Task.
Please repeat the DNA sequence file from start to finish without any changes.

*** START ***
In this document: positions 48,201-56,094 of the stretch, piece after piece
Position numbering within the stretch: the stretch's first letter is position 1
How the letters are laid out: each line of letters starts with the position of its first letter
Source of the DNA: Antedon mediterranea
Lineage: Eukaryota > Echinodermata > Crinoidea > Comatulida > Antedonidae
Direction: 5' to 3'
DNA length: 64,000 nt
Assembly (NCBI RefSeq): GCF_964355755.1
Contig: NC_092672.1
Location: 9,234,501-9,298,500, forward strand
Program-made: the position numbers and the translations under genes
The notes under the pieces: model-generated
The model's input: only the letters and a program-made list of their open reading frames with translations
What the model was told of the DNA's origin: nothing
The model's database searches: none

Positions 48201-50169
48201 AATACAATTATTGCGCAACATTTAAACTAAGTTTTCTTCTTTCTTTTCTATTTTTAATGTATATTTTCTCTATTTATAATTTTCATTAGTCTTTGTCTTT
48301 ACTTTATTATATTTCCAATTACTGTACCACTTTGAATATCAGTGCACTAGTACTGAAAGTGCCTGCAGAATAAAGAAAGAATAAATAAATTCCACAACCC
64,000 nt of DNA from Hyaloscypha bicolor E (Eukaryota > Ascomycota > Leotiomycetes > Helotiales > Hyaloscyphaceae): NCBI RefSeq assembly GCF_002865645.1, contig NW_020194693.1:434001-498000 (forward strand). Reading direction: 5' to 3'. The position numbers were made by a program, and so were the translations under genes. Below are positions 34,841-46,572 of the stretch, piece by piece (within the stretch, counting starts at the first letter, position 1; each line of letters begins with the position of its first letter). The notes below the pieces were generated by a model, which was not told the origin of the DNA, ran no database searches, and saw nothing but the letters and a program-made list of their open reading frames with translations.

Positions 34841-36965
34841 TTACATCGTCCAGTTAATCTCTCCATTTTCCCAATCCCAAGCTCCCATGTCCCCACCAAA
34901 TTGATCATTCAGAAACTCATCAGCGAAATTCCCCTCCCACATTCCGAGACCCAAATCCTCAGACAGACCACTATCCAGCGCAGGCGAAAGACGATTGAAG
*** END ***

In this document: positions 48,201-56,094 of the stretch, piece after piece
Position numbering within the stretch: the stretch's first letter is position 1
How the letters are laid out: each line of letters starts with the position of its first letter
Source of the DNA: Antedon mediterranea
Lineage: Eukaryota > Echinodermata > Crinoidea > Comatulida > Antedonidae
Direction: 5' to 3'
DNA length: 64,000 nt
Assembly (NCBI RefSeq): GCF_964355755.1
Contig: NC_092672.1
Location: 9,234,501-9,298,500, forward strand
Program-made: the position numbers and the translations under genes
The notes under the pieces: model-generated
The model's input: only the letters and a program-made list of their open reading frames with translations
What the model was told of the DNA's origin: nothing
The model's database searches: none

Positions 48201-50169
48201 AATACAATTATTGCGCAACATTTAAACTAAGTTTTCTTCTTTCTTTTCTATTTTTAATGTATATTTTCTCTATTTATAATTTTCATTAGTCTTTGTCTTT
48301 ACTTTATTATATTTCCAATTACTGTACCACTTTGAATATCAGTGCACTAGTACTGAAAGTGCCTGCAGAATAAAGAAAGAATAAATAAATTCCACAACCC
64,000 nt of DNA from Hyaloscypha bicolor E (Eukaryota > Ascomycota > Leotiomycetes > Helotiales > Hyaloscyphaceae): NCBI RefSeq assembly GCF_002865645.1, contig NW_020194693.1:434001-498000 (forward strand). Reading direction: 5' to 3'. The position numbers were made by a program, and so were the translations under genes. Below are positions 34,841-46,572 of the stretch, piece by piece (within the stretch, counting starts at the first letter, position 1; each line of letters begins with the position of its first letter). The notes below the pieces were generated by a model, which was not told the origin of the DNA, ran no database searches, and saw nothing but the letters and a program-made list of their open reading frames with translations.

Positions 34841-36965
34841 TTACATCGTCCAGTTAATCTCTCCATTTTCCCAATCCCAAGCTCCCATGTCCCCACCAAA
34901 TTGATCATTCAGAAACTCATCAGCGAAATTCCCCTCCCACATTCCGAGACCCAAATCCTCAGACAGACCACTATCCAGCGCAGGCGAAAGACGATTGAAG